HomeAbout Billiards DigestContact UsArchiveAll About PoolEquipmentOur AdvertisersLinks
Hottest threads from the Cue Chalk Board
Tips & shafts
By George Fels
Consulting Editor George Fels has been writing for Billiards Digest since 1980, and his "Tips & Shafts" column is usually our readers' first stop when they crack open the magazine. For better or worse, pool has been his only mistress for 40-plus years.


Archives
Best of Fels
 
May: Adios
May 2010
THE LATE Joe Diaz never finished the 6th grade, yet you could scour the annals of Harvard cum laude graduates without finding a finer gentleman. Although he claimed to have been an excellent pool player when he was young, no one could be found who ever saw him play. He had no other loves than family and three-cushion billiards. Those who knew him well would argue that you could take that one step further, and stipulate that Joe was billiards.

I was fortunate enough to watch Joe play for over 50 years. It wasn’t his skill that made that stunning first impression — at his very peak, he was maybe a .7 player — but his voice. In the cacophony that was Bensinger’s when busy, Joe Diaz might as well have been James Earl Jones. In another era, and with the proper guidance, he could have made so much money doing Hispanic voice-over work that he’d have had to microfilm it. But that just wasn’t in the cards for Joe, and no matter, because he considered himself blessed anyway.

If there was anything immodest about the man in the slightest way, it would have been his laugh. The speaking voice was magnificent enough, seemingly a full two octaves beneath middle C. But that laugh seemed to be conjured up from somewhere just north of his toenails, enormous burbles of unabashed joy. You could hear it all over the room; twenty tables away, mediocre pool shortstops complained that he was brutalizing their $3-a-game focus. What was so witty in what had just been said to Joe? What ironic little pie-in-the-face-from-life had those three diabolical little balls dictated in his game? The respective answers were nothing, and none at all. Those bursts of happy thunder reflected nothing more than simply how overjoyed Joe Diaz was to be where he was. In the poolroom, with his beloved game and among its other lovers.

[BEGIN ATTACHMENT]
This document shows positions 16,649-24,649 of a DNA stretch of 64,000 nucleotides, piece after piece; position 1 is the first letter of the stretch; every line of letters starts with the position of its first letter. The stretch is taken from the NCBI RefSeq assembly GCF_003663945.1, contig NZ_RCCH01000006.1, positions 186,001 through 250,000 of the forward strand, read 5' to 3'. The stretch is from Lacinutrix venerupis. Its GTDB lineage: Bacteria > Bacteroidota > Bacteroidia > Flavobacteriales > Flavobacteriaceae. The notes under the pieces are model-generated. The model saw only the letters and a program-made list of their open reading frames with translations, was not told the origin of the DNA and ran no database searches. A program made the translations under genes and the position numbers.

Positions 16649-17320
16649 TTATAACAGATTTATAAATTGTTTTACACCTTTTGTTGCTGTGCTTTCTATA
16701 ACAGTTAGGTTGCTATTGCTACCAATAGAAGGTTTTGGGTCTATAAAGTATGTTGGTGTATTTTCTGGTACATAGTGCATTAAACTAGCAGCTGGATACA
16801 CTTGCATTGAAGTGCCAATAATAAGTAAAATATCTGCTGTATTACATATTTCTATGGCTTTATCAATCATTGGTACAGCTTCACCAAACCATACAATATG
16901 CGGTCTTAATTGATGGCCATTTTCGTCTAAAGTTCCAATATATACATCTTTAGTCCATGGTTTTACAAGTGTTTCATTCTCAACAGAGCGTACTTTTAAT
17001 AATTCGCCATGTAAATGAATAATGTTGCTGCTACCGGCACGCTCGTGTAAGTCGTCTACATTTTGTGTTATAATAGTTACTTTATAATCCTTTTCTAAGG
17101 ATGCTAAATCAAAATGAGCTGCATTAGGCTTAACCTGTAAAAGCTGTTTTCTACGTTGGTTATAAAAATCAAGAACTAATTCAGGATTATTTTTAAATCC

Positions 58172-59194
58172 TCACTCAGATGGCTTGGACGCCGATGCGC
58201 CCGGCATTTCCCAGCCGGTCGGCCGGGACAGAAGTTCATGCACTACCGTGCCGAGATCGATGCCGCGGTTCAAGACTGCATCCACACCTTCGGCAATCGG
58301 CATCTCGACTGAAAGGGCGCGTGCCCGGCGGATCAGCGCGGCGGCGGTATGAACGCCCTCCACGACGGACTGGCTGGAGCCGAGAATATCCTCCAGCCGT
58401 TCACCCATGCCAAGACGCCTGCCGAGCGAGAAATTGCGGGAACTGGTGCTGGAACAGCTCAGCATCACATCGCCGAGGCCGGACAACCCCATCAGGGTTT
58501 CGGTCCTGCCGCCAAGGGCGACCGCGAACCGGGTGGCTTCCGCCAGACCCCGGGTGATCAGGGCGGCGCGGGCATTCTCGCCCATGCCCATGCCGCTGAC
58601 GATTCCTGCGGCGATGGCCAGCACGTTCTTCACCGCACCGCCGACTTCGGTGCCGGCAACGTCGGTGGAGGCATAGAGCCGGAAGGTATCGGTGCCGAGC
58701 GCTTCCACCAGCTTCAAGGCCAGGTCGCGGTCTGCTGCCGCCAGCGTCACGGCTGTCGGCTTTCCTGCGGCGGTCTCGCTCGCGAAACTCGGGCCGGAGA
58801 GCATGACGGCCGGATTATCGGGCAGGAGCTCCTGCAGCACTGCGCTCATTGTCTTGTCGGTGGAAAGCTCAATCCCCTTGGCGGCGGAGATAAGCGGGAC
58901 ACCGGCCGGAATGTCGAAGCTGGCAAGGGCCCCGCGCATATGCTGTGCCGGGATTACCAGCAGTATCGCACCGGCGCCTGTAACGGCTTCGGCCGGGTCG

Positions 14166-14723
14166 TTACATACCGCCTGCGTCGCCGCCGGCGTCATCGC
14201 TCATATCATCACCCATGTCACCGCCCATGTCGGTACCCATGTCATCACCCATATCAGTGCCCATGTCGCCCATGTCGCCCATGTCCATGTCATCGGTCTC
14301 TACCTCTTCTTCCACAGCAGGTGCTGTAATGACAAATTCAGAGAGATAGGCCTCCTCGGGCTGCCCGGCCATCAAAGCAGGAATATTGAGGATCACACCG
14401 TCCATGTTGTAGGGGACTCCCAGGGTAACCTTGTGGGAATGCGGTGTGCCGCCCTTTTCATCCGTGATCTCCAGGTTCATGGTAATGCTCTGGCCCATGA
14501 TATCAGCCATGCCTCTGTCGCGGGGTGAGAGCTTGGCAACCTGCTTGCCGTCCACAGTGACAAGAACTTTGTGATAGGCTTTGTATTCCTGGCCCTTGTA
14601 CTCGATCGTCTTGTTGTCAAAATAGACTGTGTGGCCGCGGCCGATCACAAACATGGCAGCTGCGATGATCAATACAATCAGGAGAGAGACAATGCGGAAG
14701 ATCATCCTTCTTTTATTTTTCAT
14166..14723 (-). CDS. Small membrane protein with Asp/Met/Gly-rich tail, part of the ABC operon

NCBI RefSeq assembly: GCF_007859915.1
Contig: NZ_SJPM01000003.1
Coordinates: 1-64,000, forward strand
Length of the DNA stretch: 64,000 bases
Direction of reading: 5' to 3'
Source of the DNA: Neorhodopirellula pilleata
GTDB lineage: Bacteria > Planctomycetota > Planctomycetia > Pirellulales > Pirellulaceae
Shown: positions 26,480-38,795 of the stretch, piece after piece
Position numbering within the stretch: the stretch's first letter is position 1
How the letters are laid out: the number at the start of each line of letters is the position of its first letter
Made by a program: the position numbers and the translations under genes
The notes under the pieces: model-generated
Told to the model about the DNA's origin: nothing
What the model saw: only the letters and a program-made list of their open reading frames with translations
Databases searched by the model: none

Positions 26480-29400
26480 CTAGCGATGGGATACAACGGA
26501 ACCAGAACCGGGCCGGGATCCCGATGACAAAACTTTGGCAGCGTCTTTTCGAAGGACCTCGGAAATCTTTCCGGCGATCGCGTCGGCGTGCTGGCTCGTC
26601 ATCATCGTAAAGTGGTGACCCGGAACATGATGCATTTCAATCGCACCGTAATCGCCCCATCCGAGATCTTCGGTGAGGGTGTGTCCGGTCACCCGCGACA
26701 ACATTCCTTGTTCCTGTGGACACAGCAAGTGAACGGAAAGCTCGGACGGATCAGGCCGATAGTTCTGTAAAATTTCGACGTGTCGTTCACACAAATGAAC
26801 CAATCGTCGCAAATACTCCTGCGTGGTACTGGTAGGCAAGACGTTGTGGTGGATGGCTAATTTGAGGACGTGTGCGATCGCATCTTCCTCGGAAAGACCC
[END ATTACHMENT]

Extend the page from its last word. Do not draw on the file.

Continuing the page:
By his own admission, Joe did not really begin to learn the game until relatively late in life. But once started, he was insatiable for knowledge, soaking up the teachings of such Chicago masters as George Pentaris and Ernie Presto; he was more than willing to take advice from players no more accomplished than he. And whatever he learned, he was more than happy to teach in turn. Early in the history of Chris’s Billiards, he and Presto would sponsor little four-man tournaments featuring Chicago’s two top players, Jose Luis Campos and Presto’s protégé, Billy Smith, along with Michigan’s Rick Park and whomever they could find for fourth; Smith usually won. Joe and Ernie, neither of whom was rich, had nothing whatsoever to gain from their sponsorship except seeing their elegant game played unusually well. But billiards made both men quite rich in other ways than monetarily, and helped keep them young too.